Consider mixing materials

No one says that you must choose one material and stick with it. If you have different needs, you might be able to match them up with certain sections of the countertops. For example, if you do some heavy cooking, you can have granite or quartz countertops around the cook top and sink. If also bake pastries, you can have a marble countertop on another part of the kitchen, or perhaps on the island.

You can also choose different materials for the backsplash and countertops. You use granite tiles for the backsplash and quartz on the countertops, or vice versa, for instance. Many people like the feel of marble while eating, so another option is to put marble in countertops you use for dining. Marble also makes a fantastic backsplash, as it is very attractive, and it is relatively safe from staining and etching as it is in a vertical position.

Choose the details

Once you have chosen the materials for your countertops, you can move on to other things. This includes the choice of sink, edge treatment, and finish. In most cases, homeowners choose a simple edge and glossy finish to save money. Countertop suppliers often offer these free of charge.

However, if you want to give your countertops a bit of flair, you can choose more complex edge treatments such as a mitered edge or double ogee. You can ask the advice of your countertop specialist about the best edge for your kitchen design.

A polished finish is popular with homeowners because it is attractive and easy to clean. That said, you do have other options.

The next most popular finish is matte, which has little to no reflective property. A matte finish is ideal for white kitchens that receiver a lot of light, as it will cut down on the glare. It is also a good finish for kitchens with strong colors, as it will not affect the colors of the countertops. Other finishes include leathered and brushed, which are certainly interesting, but might prove challenging in the maintenance department.

Conclusion

This is just a quick guide to designing kitchen countertops. You might think that it poses more questions than it answers in your mind, but they should help you narrow down your choices. A reliable countertop company will walk you through the whole selection process and explain the pros and cons of each option much more clearly.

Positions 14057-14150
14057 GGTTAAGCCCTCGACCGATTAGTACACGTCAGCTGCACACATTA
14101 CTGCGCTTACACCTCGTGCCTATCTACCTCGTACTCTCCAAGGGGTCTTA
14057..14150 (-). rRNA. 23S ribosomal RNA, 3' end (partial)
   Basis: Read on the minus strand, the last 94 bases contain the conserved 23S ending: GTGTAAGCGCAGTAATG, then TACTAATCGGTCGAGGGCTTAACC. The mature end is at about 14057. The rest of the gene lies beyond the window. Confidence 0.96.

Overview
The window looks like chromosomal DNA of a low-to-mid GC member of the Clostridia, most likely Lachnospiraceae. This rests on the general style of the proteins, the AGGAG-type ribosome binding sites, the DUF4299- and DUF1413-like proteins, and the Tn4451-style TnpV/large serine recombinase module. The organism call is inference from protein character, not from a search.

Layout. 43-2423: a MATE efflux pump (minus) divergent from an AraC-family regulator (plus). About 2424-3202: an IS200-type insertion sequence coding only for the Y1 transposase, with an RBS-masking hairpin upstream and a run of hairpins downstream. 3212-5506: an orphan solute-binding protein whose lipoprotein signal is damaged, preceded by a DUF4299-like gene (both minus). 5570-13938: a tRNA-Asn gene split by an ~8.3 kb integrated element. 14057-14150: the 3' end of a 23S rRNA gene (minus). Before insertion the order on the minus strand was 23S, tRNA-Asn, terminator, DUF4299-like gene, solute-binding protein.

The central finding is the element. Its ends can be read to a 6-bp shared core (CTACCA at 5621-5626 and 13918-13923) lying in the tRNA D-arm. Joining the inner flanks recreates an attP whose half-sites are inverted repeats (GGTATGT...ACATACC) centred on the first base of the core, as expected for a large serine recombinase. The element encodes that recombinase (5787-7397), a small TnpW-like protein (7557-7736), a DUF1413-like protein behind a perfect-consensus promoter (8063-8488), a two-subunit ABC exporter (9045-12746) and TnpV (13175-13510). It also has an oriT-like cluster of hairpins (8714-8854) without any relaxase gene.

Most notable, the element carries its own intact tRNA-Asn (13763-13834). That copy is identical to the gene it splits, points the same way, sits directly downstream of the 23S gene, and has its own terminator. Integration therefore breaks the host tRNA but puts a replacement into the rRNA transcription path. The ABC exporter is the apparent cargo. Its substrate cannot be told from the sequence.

Keystone Granite & Tile can help you go through your options and make recommendations based on your preferences. We service the areas of Columbus, Ohio, Delaware cities, Lancaster and Philadelphia, Pennsylvania.

We have showrooms in Lancaster and Horsham, Pennsylvania as well as New Castle, Delaware and Columbus, Ohio. We offer natural stones for your consideration. We will walk you through each granite and marble slab to explain how each can benefit you in your kitchen or bathroom remodel. We also carry the top brands of quartz countertops in the market, including Cambria, Caesarstone, Silestone, and MSI. They all come with manufacturer warranties.

Once you have chosen your countertops, we will provide free professional design consultation and quotes, so you know exactly where you are before committing. We also have a quick turnaround, so you will get your products on time and on budget.

We are experts at fabricating and installing engineered stone and granite countertops, so you can be confident that you will get the very best in product and service quality. Give us a call or send us an inquiry through our website to set the ball rolling!